When building an Open Educational Resource Repository (OERR) that incorporates content from the Internet, publications, sound recordings, video and other sources, it is important to keep in mind that much of this material is subject to copyright law and use licences.
Copyright at UBC, in co-operation with the UBC Library, has created a series of five videos with accompanying text that provide information on the appropriate use of these materials in the development of an OERR. The videos explain the basics of Canadian copyright law in an educational setting, and delve into matters of using content that complies with laws and licences, including permissive licences like Creative Commons, as well as details on seeking permission to use content. Each video concludes with a set of links to webpages on the Copyright at UBC site that deliver more information and clarity about the use of copyrighted content in the Canadian educational context.
This is the first in a series of five videos that deal with copyright issues in Open Educational Resource Repositories.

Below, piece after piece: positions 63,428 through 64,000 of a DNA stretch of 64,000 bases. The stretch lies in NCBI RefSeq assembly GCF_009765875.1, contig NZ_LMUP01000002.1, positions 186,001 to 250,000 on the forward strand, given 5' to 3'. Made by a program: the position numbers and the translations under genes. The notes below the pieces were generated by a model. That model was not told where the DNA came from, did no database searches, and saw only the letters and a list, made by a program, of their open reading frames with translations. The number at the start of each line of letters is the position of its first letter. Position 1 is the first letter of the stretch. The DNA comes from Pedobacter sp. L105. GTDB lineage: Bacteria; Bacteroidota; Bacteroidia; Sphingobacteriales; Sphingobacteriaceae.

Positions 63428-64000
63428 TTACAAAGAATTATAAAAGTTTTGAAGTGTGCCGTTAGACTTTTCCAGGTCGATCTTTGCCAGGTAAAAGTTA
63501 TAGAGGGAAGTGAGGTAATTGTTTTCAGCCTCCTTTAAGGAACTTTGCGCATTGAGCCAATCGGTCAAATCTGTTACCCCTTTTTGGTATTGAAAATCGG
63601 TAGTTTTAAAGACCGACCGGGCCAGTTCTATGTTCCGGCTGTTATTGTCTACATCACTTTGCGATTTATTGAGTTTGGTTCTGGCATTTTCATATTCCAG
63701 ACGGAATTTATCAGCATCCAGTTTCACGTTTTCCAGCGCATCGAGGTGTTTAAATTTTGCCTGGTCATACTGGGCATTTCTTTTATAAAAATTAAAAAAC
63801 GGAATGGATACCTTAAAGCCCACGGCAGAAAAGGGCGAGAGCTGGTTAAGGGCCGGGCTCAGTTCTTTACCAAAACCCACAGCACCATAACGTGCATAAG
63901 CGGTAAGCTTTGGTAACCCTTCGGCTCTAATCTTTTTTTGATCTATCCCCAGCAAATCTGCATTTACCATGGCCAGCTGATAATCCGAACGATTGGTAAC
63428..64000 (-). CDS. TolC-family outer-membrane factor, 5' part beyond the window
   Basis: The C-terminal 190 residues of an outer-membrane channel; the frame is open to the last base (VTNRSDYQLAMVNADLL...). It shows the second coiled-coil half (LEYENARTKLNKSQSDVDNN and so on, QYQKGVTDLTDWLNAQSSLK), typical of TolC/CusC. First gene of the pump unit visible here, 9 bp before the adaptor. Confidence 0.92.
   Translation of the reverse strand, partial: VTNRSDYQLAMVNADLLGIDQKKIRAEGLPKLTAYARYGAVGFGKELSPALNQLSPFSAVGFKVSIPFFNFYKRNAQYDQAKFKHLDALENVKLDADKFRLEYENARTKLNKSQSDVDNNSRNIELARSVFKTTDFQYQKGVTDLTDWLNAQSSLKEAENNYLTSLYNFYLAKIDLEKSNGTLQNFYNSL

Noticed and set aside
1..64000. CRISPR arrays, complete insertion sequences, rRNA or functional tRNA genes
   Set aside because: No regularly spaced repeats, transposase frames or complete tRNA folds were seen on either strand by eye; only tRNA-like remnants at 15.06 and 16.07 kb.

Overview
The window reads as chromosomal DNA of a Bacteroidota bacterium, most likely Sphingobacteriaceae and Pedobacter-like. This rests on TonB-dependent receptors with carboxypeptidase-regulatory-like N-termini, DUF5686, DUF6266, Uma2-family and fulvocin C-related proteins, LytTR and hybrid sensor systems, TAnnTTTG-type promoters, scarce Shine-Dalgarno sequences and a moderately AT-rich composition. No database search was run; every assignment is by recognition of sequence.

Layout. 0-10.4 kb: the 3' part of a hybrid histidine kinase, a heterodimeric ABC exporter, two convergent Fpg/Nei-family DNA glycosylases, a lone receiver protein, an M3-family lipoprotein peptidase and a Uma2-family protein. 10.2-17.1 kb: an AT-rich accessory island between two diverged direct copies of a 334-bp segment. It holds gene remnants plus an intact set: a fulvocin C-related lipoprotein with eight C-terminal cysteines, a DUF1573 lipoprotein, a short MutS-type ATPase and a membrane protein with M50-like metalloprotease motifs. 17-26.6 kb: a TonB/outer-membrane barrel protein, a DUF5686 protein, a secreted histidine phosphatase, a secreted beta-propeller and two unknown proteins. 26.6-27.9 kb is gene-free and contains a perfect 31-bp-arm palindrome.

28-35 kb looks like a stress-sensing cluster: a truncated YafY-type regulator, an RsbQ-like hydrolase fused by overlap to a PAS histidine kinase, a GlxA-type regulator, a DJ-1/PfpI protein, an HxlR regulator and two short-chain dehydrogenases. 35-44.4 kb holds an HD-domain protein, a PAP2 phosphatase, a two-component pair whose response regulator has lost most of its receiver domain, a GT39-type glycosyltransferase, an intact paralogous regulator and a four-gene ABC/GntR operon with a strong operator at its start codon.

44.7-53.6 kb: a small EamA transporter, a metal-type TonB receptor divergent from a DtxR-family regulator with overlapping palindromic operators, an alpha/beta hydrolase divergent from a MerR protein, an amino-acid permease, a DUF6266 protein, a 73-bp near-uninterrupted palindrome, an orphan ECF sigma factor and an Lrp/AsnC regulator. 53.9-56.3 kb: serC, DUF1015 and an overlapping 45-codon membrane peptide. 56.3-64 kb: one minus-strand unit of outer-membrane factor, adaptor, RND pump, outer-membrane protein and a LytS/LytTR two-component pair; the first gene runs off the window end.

Self-Created Content for Open Education Repositories
This is the second in a series of five videos that deal with copyright issues in OERR.
Openly Source and Openly Licenced Material for Open Education Resource Repositories
|This is the third in a series of five videos that deal with copyright issues in OERRs.
Seeking Permission for Copyrighted Content
|This is the fourth in a series of five videos that deal with copyright issues in OERR.
This video introduces you to the process of obtaining copyright clearance for copyrighted materials that will be included in an OERR.
Copyright and Curated Content in Open Education Resource Repositories
|This is the fifth in a series of five videos that deal with copyright issues in OERR. This video sets out the copyright requirements that will have an impact on using curated content in an OERR.